The Nash embedding theorem is a global theorem in the sense that the whole manifold is embedded into Rn. A local embedding theorem is much simpler and can be proved using the implicit function theorem of advanced calculus in a coordinate neighborhood of the manifold. The proof of the global embedding theorem relies on Nash's implicit function theorem for isometric embeddings. This theorem has been generalized by a number of other authors to abstract contexts, where it is known as Nash–Moser theorem. The basic idea in the proof of Nash's implicit function theorem is the use of Newton's method to construct solutions. The standard Newton's method fails to converge when applied to the system; Nash uses smoothing operators defined by convolution to make the Newton iteration converge: this is Newton's method with postconditioning. The fact that this technique furnishes a solution is in itself an existence theorem and of independent interest. In other contexts, the convergence of the standard Newton's method had earlier been proved by Leonid Kantorovitch.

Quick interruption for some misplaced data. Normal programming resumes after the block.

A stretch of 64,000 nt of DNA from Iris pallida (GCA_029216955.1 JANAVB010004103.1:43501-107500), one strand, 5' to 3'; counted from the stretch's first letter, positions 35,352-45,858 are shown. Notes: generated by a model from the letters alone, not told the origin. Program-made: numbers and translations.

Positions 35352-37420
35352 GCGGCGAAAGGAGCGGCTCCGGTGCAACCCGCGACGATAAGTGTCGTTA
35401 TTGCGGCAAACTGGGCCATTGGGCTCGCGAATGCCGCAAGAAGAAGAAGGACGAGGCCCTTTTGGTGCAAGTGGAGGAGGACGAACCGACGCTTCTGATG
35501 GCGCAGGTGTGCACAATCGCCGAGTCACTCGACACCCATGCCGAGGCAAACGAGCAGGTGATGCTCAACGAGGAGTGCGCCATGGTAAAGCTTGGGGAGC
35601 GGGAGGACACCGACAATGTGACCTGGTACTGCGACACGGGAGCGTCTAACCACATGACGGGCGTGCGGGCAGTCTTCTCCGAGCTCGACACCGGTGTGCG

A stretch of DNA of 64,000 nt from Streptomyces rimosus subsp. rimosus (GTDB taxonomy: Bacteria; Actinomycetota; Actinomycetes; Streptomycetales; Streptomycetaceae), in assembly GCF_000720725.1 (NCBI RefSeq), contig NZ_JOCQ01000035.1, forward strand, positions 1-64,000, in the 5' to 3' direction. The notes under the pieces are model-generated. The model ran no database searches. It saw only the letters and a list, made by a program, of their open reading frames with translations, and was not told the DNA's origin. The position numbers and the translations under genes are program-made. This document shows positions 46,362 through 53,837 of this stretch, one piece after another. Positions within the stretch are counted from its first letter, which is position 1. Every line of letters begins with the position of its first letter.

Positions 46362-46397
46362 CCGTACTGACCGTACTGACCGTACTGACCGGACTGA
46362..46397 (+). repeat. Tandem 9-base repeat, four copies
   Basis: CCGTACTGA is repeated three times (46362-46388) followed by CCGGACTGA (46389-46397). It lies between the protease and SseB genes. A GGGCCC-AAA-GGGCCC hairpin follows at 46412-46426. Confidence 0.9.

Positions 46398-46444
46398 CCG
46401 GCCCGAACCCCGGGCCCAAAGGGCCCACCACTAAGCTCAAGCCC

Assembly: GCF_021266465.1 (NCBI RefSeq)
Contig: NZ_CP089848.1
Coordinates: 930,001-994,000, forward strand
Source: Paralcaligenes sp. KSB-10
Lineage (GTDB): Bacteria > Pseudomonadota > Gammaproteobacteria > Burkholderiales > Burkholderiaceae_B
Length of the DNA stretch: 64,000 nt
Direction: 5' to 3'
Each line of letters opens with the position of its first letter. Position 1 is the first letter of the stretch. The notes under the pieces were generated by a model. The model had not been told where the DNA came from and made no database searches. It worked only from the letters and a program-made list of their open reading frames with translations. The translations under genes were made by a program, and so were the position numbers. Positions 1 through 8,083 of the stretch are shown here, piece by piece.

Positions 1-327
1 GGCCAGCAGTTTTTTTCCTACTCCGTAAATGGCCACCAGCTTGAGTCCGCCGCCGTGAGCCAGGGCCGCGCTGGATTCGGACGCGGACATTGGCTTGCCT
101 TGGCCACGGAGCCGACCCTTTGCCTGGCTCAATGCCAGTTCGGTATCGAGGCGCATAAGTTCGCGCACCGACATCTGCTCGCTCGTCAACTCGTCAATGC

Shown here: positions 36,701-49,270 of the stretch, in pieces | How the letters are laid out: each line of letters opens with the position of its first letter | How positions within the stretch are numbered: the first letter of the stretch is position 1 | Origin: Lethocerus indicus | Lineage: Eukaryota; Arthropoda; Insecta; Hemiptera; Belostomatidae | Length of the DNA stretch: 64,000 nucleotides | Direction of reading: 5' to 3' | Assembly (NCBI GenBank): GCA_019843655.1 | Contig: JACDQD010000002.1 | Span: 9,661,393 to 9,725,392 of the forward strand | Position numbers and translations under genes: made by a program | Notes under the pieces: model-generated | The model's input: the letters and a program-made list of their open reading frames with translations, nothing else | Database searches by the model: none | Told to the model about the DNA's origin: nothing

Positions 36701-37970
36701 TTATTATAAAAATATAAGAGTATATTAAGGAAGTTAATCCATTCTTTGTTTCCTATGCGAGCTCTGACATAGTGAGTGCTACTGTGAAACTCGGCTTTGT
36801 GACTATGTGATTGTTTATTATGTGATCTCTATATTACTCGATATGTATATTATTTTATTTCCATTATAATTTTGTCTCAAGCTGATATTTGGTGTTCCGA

Notes ^ Taylor 2011, pp. 147–151. ^ Eliashberg & Mishachev 2002, Chapitre 21; Gromov 1986, Section 2.4.9. ^ Nash 1954. ^ Kuiper 1955a; Kuiper 1955b. ^ Kobayashi & Nomizu 1969, Noter 18. ^ Kobayashi & Nomizu 1969, Theorem VII.5.3. ^ Kobayashi & Nomizu 1969, Corollary VII.4.8. ^ Kobayashi & Nomizu 1969, Corollary VII.5.4 and Note 15. ^ Kobayashi & Nomizu 1969, Theorem VII.5.6. ^ Burago & Zalgaller 1988, Corollaire 6.2.2. ^ Nash 1954, pp. 394–395. ^ De Lellis & Székelyhidi 2013; Isett 2018. ^ Gromov 1986, Section 2.4. ^ Müller & Šverák 2003. ^ Nash 1956. References Burago, Yu. RÉ.; Zalgaller, V. UN. (1988). Geometric inequalities. Bases des sciences mathématiques. Volume. 285. Translated from the Russian by A. B. Sosinskiĭ. Berlin: Springer Verlag. est ce que je:10.1007/978-3-662-07441-1. ISBN 3-540-13615-0. M 0936419. De Lellis, Camillo; Székelyhidi, László, Jr. (2013). "Dissipative continuous Euler flows". Découvertes mathématiques. 193 (2): 377–407. arXiv:1202.1751. Code bib:2013InMat.193..377D. est ce que je:10.1007/s00222-012-0429-9. M 3090182. S2CID 2693636. Eliashberg, Y.; Mishachev, N. (2002). Introduction to the h-principle. Études supérieures en mathématiques. Volume. 48. Providence, IR: Société mathématique américaine. est ce que je:10.1090/gsm/048. ISBN 0-8218-3227-1. M 1909245. Green, Robert E.; Jacobowitz, Howard (1971). "Analytic isometric embeddings". Annales de Mathématiques. Deuxième série. 93 (1): 189–204. est ce que je:10.2307/1970760. JSTOR 1970760. M 0283728. Gromov, Mikhael (1986). Partial differential relations. Résultats des mathématiques et leurs zones frontalières (3). Volume. 9. Berlin: Springer Verlag. est ce que je:10.1007/978-3-662-02267-2. ISBN 3-540-12177-3. M 0864505. Günther, Mathias (1989). "Zum Einbettungssatz von J. Nas" [On the embedding theorem of J. Nas]. Actualités mathématiques (en allemand). 144 (1): 165–187. est ce que je:10.1002/mana.19891440113. M 1037168. Isett, Philip (2018). "A proof of Onsager's conjecture". Annales de Mathématiques. Deuxième série. 188 (3): 871–963. est ce que je:10.4007/annals.2018.188.3.4. M 3866888. S2CID 119267892. Kobayashi, Shoshichi; Nomizu, Katsumi (1969). Foundations of differential geometry. Tome II. Interscience Tracts en mathématiques pures et appliquées. Volume. 15. Réimprimé en 1996. New York–London: John Wiley & Sons, Inc. ISBN 0-471-15732-5. M 0238225. Kuiper, Nicolaas H. (1955un). "On C1-isometric imbeddings. je". Recherches mathématiques (Procédure). 58: 545–556. est ce que je:10.1016/S1385-7258(55)50075-8. M 0075640. Kuiper, Nicolaas H. (1955b). "On C1-isometric imbeddings. II". Recherches mathématiques (Procédure). 58: 683–689. est ce que je:10.1016/S1385-7258(55)50093-X. M 0075640. Muller, S; Šverák, V. (2003). "Convex integration for Lipschitz mappings and counterexamples to regularity". Annales de Mathématiques. Deuxième série. 157 (3): 715–742. est ce que je:10.4007/annals.2003.157.715. M 1983780. S2CID 55855605. Nas, John (1954). "C1 isometric imbeddings". Annales de Mathématiques. Deuxième série. 60 (3): 383–396. est ce que je:10.2307/1969840. JSTOR 1969840. M 0065993. Nas, John (1956). "The imbedding problem for Riemannian manifolds". Annales de Mathématiques. Deuxième série. 63 (1): 20–63. est ce que je:10.2307/1969989. JSTOR 1969989. M 0075639. (Erratum: ) Nas, J. (1966). "Analyticity of the solutions of implicit function problem with analytic data". Annales de Mathématiques. Deuxième série. 84 (3): 345–355. est ce que je:10.2307/1970448. JSTOR 1970448. M 0205266. Taylor, Michel E. (2011). Partial differential equations III. Nonlinear equations. Applied Mathematical Sciences. Volume. 117 (Deuxième édition de 1996 original ed.). New York: Springer. est ce que je:10.1007/978-1-4419-7049-7. ISBN 978-1-4419-7048-0. M 2744149. show vte Riemannian geometry (Glossaire) show vte Manifolds (Glossaire) Catégories: Riemannian geometryRiemannian manifoldsTheorems in Riemannian geometry